The arrival of the pandemic was so unexpected and jarring that many were caught off guard when restrictive government orders were issued. Many small to medium sized businesses were forced to shut down while others could only operate in a limited capacity. Financial conditions for many business owners were dire, but desperately need help came in the form of federal COVID-19 relief programs through the Small Business Administration (SBA). One of the most popular has been the Employee Retention Tax Credit (ERC) which has provided both tax relief and refund payments throughout the pandemic. In other words, it has been an essential lifeline for those struggling to survive. In fact, in 2021 alone, more than 30,000 small businesses claimed more than $1 billion in credits. Although most focus on eligibility, calculations, and the filing process, it is important not to forget about documentation. As the program comes in December, it is expected the IRS will step up enforcement efforts against fraudulent claims. To help clients, prospects, and others, Wilson Lewis has provided a summary of key considerations below.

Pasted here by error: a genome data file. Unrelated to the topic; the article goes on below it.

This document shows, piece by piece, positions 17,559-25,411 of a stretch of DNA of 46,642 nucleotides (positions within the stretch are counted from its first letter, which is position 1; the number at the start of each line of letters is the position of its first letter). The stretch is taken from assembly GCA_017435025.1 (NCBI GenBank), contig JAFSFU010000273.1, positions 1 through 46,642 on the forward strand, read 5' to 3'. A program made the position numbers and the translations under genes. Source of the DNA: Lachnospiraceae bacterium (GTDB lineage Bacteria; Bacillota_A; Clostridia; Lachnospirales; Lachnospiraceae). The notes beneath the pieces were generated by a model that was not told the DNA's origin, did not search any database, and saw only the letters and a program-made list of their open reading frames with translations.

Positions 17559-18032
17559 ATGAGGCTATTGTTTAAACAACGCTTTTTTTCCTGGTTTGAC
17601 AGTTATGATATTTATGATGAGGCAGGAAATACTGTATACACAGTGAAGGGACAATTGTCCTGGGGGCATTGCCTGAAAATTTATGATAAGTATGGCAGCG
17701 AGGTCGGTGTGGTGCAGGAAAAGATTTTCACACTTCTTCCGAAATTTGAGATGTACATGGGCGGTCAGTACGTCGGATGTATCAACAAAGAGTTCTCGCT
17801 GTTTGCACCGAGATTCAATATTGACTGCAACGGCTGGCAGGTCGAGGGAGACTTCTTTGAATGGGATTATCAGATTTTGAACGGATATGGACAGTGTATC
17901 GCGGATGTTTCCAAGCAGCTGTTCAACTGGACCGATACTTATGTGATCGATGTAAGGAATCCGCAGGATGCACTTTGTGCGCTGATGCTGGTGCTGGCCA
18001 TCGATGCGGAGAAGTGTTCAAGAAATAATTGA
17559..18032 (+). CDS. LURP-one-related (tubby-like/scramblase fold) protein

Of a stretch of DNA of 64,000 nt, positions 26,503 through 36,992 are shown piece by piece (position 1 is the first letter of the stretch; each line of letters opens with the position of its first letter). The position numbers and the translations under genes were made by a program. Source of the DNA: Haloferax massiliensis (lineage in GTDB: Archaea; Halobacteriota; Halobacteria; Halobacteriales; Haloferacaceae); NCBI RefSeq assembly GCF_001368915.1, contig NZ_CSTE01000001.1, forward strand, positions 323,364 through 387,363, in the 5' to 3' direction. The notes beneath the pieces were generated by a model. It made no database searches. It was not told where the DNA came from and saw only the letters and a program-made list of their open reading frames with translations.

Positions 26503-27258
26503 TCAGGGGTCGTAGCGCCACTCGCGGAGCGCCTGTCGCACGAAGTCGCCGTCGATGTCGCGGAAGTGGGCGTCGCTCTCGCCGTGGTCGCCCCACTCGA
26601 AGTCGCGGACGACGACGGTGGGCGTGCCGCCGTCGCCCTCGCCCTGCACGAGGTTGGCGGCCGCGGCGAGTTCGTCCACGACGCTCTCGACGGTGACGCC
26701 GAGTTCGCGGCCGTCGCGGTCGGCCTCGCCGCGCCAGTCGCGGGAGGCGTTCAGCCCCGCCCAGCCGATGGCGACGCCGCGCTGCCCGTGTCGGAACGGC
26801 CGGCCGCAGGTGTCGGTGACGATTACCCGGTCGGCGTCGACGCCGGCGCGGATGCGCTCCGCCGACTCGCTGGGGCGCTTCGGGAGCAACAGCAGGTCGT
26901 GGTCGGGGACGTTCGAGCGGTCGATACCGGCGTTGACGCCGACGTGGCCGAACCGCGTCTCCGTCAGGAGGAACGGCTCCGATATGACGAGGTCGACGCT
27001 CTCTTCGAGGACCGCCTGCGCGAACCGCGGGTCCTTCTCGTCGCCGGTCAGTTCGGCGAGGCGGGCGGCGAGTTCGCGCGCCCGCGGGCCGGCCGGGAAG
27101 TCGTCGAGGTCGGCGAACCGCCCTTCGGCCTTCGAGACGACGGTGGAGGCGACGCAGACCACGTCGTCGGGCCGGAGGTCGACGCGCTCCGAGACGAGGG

ERC Risk Profile
Like many of the other Small Business Administration (SBA) relief programs, the ERC has undergone several changes since being introduced as part of the CARES Act. When first introduced there was very little guidance available from the IRS, leaving businesses to make subjective decisions about eligibility, qualifying wages, and quarterly credit calculation. Matters become more complicated when the ERC was updated for 2021 extending eligibility to even more companies, offering a larger credit amount, and even creating new business classifications to provide even greater savings. While beneficial to struggling companies the change also introduced a new set of rules and regulations to follow.
In addition, there is an even higher risk associated with ERC advances. This permits a qualifying company to receive an advanced refund before quarterly payroll tax filings are submitted and paid. In many cases, the advance was received in a few short days. Errors in eligibility, calculations, filing, and even the failure to reimburse advances, can open the door to IRS scrutiny.